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In 2018, investors experienced volatile markets. Nonetheless, markets started 2019 in rally mode within a macro-economic and political context of significant issues such as Brexit and the China-US trade war. Investors are now asking which asset classes will generate positive returns in 2019 and beyond. Investment managers at Calamatta Cuschieri Kristian Camenzuli (KC) and Jordan Portelli (JP) answer investors’ typical questions on the equity market and the fixed income market respectively.
Q: Do you expect 2019 to be a good year for equities?
KC: For 2019, we anticipate weaker but sustained global economic growth, with an increase in corporate profits, which remains a constructive scenario for equities. Accordingly, our return expectations for equities in 2019 are in the mid to higher single-digit percentage range. However, we continue to expect increased volatility.
Q: Where are we now in terms of valuations?
KC: Company valuations fell considerably in 2018. This corresponds to an unusually large devaluation for times outside of a recession. A sustained positive earnings trend should provide support at these levels. We believe that the pessimism towards European and Emerging Market equities is overdone.
Q: What do are your views on the China-US trade war?
KC: We believe the potential for a compromise is higher given that US companies started to feel the pressure from a slowdown in China.
Q: What are your views on Brexit?
KC: Our base case remains a negotiated exit agreement. Look for companies that will benefit from a stronger currency and an improvement in consumer sentiment. These being retailers (Next), banks (Lloyds) and homebuilders (Taylor Wimpey).
Q: Which sectors do you expect will outperform the market and why?
KC: There are a number of sectors, which we like. These being:
The Basic Resources sector is one which should benefit from any positive agreement between the US and China. We like the iShares stoxx Europe 600 basic resources ETF. The consumer discretionary sector has de-rated dramatically in 2018 as investors went into safe havens. Today, this sector is trading on cheap valuations. Companies like LVMH, Alibaba and Amazon are the ones to watch.
The technology sector has delivered much stronger EPS growth than the broader market in the past few years. We are watching Microsoft and ASML. On the other hand, the pharmaceutical sector is one where we expect to see an improvement in margins as more drugs get approved and demand continues to increase. We look favourably at Sanofi and Astrazeneca.
The insurance sector, with firms like Allianz and Munich Re, are displaying strong balance sheets, which is the result of a clear focus on improving capital over the last few years.
Q: What is your outlook for the bond market in 2019?
JP: 2018 was a difficult year for bond markets conditioned by tighter monetary policies and geopolitical tensions. For 2019, we see value following the abrupt U-turn by leading Central Banks, which fear an economic slowdown. We view the easier monetary stance as a catalyst for bonds. However, we are of the view that the magnitude of returns will differ amongst regions.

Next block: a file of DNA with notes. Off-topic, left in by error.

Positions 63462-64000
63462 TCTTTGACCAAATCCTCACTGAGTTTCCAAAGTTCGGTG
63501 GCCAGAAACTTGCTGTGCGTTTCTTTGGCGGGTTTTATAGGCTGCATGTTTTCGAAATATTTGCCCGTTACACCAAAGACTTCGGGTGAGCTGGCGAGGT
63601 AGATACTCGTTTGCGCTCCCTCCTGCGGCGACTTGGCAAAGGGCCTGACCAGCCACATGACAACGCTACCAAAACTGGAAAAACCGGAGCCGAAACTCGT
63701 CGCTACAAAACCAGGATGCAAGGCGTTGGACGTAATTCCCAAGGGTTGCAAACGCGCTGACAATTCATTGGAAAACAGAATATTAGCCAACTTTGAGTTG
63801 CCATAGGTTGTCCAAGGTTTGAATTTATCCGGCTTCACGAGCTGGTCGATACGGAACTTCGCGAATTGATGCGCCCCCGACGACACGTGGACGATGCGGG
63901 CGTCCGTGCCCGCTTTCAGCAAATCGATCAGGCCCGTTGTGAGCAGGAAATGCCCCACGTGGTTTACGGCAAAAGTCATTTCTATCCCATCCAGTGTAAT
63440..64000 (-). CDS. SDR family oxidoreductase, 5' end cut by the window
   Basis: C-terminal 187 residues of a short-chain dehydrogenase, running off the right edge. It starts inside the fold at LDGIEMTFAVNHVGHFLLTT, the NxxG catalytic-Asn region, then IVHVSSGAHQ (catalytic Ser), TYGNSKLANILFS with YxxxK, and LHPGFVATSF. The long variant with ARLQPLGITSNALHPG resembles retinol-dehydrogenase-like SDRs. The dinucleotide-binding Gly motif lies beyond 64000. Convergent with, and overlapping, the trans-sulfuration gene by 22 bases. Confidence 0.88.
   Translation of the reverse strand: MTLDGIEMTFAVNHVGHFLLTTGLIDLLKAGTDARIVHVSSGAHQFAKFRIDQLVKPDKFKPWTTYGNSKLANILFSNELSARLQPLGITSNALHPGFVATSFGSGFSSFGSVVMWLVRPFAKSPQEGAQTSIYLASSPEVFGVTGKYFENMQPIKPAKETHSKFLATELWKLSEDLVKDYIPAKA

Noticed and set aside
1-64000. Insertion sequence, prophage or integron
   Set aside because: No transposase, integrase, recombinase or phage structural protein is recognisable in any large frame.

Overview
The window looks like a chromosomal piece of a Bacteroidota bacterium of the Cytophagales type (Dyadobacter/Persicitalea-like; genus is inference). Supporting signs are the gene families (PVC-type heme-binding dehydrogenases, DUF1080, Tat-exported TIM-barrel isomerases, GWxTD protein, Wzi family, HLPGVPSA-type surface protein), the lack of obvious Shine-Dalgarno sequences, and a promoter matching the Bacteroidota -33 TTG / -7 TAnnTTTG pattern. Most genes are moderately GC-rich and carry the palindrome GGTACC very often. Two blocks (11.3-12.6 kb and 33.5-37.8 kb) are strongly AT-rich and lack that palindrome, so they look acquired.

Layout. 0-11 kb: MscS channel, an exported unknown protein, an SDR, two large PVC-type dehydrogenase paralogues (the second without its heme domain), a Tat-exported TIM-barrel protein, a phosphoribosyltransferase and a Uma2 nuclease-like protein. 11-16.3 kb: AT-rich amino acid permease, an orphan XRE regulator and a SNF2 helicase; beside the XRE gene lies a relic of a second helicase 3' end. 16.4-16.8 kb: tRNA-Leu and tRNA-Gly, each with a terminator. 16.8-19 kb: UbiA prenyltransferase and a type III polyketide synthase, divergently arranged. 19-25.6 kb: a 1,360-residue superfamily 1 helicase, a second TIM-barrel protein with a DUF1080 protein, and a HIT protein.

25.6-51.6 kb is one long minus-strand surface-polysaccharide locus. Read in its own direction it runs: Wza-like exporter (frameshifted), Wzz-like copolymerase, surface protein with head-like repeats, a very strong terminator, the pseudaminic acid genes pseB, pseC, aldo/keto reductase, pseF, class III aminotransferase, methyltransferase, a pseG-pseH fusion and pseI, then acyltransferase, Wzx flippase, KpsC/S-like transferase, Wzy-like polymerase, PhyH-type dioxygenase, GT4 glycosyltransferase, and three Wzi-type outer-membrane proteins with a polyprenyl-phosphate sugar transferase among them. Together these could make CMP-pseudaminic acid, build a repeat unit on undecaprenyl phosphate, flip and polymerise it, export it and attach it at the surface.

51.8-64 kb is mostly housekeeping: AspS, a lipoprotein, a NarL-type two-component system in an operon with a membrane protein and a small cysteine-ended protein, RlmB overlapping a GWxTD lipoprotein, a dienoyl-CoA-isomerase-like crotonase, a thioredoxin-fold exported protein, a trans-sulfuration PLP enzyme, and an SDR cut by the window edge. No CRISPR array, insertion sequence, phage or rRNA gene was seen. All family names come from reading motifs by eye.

Q: Are Investment Grade (IG) bonds attractive following the negative returns in 2018?
JP: I think the regional aspect is important, as the potential returns from U.S. IG might be greater than European IG. Giving a very practical example, Apple medium term dollar bonds were very sensitive to the rate hikes in the U.S. This recent drop in price is offering the opportunity to investors to dip in at attractive levels from a risk-adjusted aspect. I think we are in consensus that the probability of Apple defaulting is close to zero and thus these are the opportunities that investors should take when markets move. Therefore, we view U.S. IG as selectively attractive.
In Europe, the situation for IG is slightly different given the fact that in Europe we have not experienced a factual rate hike and thus spreads failed to widen to the same magnitude as their U.S. counterparts, despite the European Central Bank’s softer tone. So despite selectively there might be opportunities, I cannot see much upside.
Q: Can investors still generate medium to high single digit returns from the bond market?
JP: Very bluntly, yes. Once again, the regional aspect comes into play. For the first time since 2016, in late December 2018, we’ve viewed European HY tempting following the fall in bond prices. Selectively, European HY still offers value. However, Emerging debt is a very attractive region where investors can still generate the high single digit returns primarily following last year’s sharp declines. A case in point is Indonesia on the back of a severe correction in its local currency, which hit harshly dollar Indonesian bonds. We also like Brazilian bonds, which continued to show an improvement in their financials and the telecommunications sector in other EM regions.
Overall, we view that a prolonged dovish stance and a more positive outcome from the trade-war saga, bond markets in 2019 should perform relatively well with different geographical regions outperforming others.
The information, views and opinions provided in this article are provided solely for educational and informational purposes and should not be construed as investment advice, tax or legal advice. This article was issued by Calamatta Cuschieri Investment Services. For more information visit https://www.cc.com.mt
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